Mad Money

Cramer: Palpable foreboding pervades market

Cramer navigates a 'confusing' market

(Click for video linked to a searchable transcript of this Mad Money segment)

There's a real sense that something foreboding may be lurking just around the corner, said Jim Cramer.

And the "Mad Money" host isn't surprised. He says that since there have been so many conflicting cross currents, investors just don't know which end is up.

For example:

1. Treasurys. "Interest rates are plummeting," Cramer said. "The Fed tells us business is improving, and jobless claims suggest the economy is getting better, yet the yield on Treasurys implies a slowdown or worse."

2. Mineral and mining stocks. "This group usually rallies when rates are moving higher. Typically, lower rates are the kiss of death for this group. Yet mineral and mining stocks are doing very well."

3. Oil. Oil stocks have been rallying, and Cramer doesn't see why. "Is there about to be some sort of embargo somewhere? These stocks have been relentlessly rallying on absolutely nothing that we know of."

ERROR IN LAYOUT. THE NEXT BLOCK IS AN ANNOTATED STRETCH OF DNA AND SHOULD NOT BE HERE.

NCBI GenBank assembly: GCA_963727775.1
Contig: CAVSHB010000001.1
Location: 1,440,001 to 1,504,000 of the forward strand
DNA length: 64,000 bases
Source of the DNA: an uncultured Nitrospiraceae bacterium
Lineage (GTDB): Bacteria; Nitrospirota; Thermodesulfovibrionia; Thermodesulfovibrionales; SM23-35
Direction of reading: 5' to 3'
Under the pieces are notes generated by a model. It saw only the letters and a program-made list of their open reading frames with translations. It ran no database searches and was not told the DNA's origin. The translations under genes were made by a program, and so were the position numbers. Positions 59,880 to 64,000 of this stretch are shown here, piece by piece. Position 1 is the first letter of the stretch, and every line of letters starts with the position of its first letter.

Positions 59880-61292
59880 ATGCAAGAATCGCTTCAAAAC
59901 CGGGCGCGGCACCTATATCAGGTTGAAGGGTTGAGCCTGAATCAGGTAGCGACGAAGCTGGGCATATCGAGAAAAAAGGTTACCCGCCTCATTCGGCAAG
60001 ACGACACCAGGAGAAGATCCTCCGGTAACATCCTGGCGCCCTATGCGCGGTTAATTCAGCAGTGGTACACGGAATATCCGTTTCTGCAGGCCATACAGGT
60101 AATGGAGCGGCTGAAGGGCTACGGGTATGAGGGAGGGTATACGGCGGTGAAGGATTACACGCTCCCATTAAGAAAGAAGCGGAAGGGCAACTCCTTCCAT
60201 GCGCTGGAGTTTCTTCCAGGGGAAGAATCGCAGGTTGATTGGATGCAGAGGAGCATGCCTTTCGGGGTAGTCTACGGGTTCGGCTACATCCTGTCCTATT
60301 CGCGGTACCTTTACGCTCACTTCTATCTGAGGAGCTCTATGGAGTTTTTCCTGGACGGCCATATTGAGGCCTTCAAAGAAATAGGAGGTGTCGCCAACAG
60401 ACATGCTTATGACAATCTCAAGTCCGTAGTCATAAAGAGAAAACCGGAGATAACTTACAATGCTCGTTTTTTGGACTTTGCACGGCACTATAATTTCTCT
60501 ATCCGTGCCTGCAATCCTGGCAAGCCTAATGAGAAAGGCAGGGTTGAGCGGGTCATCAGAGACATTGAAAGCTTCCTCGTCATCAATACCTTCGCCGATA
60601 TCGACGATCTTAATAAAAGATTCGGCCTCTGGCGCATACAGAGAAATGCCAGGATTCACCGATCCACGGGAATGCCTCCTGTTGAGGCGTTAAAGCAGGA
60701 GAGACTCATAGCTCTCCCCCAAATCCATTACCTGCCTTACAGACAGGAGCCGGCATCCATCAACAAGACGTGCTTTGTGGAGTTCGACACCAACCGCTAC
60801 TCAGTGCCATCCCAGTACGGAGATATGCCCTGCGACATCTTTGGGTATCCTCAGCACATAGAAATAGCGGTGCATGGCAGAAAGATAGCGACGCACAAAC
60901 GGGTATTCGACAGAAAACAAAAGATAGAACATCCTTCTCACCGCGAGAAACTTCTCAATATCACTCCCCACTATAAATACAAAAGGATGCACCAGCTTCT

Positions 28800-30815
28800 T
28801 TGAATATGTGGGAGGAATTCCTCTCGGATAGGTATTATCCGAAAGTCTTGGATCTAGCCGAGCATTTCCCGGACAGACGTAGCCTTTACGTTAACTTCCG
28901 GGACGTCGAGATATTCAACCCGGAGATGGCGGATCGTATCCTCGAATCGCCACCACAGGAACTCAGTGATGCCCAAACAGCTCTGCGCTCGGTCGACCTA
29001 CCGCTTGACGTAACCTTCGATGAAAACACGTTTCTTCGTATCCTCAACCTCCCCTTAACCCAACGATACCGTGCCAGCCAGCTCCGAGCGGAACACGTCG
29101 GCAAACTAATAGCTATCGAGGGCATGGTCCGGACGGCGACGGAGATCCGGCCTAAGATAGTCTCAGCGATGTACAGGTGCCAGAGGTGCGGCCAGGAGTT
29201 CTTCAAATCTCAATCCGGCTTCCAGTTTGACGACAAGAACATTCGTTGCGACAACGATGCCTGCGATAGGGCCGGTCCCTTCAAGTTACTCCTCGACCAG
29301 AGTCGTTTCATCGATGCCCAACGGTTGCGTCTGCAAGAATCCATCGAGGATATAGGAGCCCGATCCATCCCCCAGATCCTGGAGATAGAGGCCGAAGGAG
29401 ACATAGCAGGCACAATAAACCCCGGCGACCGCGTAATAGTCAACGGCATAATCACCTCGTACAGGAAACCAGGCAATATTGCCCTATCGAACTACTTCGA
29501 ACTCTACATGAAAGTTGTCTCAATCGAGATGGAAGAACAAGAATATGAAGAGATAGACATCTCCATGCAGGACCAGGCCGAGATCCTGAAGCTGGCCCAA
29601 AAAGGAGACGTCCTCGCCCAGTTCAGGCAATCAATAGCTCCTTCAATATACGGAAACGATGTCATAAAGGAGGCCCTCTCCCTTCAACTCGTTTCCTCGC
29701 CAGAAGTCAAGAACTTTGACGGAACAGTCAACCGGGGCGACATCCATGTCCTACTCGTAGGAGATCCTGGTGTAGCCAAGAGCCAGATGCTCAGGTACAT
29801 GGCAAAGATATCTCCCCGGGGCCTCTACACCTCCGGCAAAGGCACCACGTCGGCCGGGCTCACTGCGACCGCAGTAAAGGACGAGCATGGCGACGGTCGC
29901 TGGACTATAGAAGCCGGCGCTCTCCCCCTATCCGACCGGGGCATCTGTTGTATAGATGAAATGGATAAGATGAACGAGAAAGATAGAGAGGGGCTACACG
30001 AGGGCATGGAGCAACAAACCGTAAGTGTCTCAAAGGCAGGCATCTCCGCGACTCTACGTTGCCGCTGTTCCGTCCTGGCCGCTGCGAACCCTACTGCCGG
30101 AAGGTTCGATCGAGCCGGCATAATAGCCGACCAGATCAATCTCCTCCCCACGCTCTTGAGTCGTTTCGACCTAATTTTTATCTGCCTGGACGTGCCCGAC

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4. Consumer packaged good. "With commodities ripping, the strength in the consumer packaged goods stocks makes no sense at all. Higher commodities increase their input costs."

5. GE. Although Cramer believes the company is well run, the recent rally in GE doesn't quite make sense to him. "They have a billion-dollar business in Russia. What's to keep the Russians from expropriating it if our sanctions bite?"

All told, Cramer find these as well as some other developments baffling.

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"There are too many things that don't make sense," Cramer said, "and it's led to a real sense of foreboding."

That is, investors worry the confounding price action is a sign that something unexpected is about to happen. And they have no intention of sticking around to find out what it may be.

Of course, that doesn't mean the market can't rally, it can.

"This market could resolve itself tomorrow," Cramer said. "But for the time being, we're in the dark and investors don't like uncertainty. I'd look for anxious investors to sell into any rip."

Call Cramer: 1-800-743-CNBC

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